As a city, Kuala Lumpur has a lot of things going for it – a booming economy, excellent infrastructure, diverse cultures, and an interesting mix of historic and ultra-modern architecture. But, for cruise passengers, its main drawback is its location – a good hour's drive from Port Klang (with the potential for longer, if the traffic seizes up, which it often does).
That means that most tours into KL tend to be flying visits. So, you're best off not trying to see too much, and just try to pick off one or two things to concentrate on. So, today my mission was just to visit the Batu Caves – an enormous set of limestone caves in the hills on the edge of the city that have become sacred to the city's large Hindu population.
Maybe it's the daunting physical task of getting up to the caves that gives them their mystique. In the shadow of a huge golden statue of the God Murugan, you have to climb up 272 very steep stairs to get to the top, whilst at the same time running the gauntlet of a troupe of rapacious monkeys who stalk you all the way, on the lookout for food – if you're not offering any, they're quite prepared to come and take it for themselves. In fact, Tracy and I were mugged by these simian bagsnatchers last time we were here – they ripped open my bag to steal an apple out of. Being mentally scarred by that experience meant that I made sure I was carrying no food, and gave these cheeky monkeys a very wide berth.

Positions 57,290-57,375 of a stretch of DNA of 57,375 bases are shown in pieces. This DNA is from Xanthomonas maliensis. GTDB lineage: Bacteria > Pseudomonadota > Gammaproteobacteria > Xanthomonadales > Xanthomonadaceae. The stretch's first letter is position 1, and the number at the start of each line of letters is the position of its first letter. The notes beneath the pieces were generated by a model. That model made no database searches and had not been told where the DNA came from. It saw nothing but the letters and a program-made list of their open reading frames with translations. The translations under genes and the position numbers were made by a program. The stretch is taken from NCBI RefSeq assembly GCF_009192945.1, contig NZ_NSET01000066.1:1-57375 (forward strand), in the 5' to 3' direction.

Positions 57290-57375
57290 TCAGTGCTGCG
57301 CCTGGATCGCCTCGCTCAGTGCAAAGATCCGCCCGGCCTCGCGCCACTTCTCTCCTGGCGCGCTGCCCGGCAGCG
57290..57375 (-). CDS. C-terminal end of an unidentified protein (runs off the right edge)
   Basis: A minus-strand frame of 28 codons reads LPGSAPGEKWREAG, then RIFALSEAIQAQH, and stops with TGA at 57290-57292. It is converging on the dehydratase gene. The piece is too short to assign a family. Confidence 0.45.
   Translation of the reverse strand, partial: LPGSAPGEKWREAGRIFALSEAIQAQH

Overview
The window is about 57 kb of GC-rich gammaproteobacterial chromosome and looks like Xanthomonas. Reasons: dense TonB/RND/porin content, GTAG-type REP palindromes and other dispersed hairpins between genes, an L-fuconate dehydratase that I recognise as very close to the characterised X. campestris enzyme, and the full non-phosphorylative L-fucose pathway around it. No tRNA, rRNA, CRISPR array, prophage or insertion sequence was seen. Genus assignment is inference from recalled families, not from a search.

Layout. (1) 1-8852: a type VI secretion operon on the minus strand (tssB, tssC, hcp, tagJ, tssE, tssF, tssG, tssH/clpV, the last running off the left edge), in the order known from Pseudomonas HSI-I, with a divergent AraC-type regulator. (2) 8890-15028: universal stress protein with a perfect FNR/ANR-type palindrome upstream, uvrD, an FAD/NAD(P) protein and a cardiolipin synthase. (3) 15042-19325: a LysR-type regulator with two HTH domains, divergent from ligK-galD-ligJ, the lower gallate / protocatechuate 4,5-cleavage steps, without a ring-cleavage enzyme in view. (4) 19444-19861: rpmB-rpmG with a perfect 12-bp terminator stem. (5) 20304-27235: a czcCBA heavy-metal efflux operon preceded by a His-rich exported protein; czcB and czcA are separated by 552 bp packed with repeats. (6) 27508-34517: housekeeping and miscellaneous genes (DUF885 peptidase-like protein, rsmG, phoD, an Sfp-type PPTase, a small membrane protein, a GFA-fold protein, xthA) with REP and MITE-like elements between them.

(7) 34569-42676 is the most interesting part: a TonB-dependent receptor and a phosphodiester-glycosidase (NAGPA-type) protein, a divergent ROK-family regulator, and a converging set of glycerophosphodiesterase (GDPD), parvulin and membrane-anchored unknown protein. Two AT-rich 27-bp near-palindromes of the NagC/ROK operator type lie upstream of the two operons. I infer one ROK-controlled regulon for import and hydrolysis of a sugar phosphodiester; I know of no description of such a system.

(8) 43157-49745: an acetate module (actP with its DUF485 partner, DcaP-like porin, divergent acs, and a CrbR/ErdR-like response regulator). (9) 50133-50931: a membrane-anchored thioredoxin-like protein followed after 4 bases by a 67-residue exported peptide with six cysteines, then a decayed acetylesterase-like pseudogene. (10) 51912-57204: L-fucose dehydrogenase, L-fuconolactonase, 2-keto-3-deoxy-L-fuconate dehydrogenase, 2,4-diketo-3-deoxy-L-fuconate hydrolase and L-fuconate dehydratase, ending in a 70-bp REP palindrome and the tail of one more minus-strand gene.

At the top, there's a few temples decorated with their typically florid statues, but the caves were emptier than I had remembered, mainly filled with puddles because the heavens had just opened, and dripping water was filtering its way through the limestone. But, it was an atmospheric enough spot, and at least the monkeys kept their distance.
On a muggy day, the climb up and down meant that we were all covered in perspiration at the end of our cave-pilgrimage, so it was good to get into the air-conditioning at the Royal Selangor Pewter Factory. To be honest, I'm not really in the market for some pewter mugs or jewellery, but it was relatively interesting to see the processes they go through to produce the pewter, and at least it acted as a reminder that it was tin mining that caused KL to be founded out in the jungle in the 1850s, and tin that fuelled much of the growth of the early colonial city.
If you wanted any proof that KL has moved on from low-tech mining to hi-tech manufacturing and oil production, then our final photo stop at the gigantic Petronas Towers confirmed this. In the 20 or so years since they were built, the towers may have slipped down the rankings from the World's Tallest Buildings, to now just Numbers 11 and 12 – but they are still an impressive statement of intent from a country with lofty ambitions.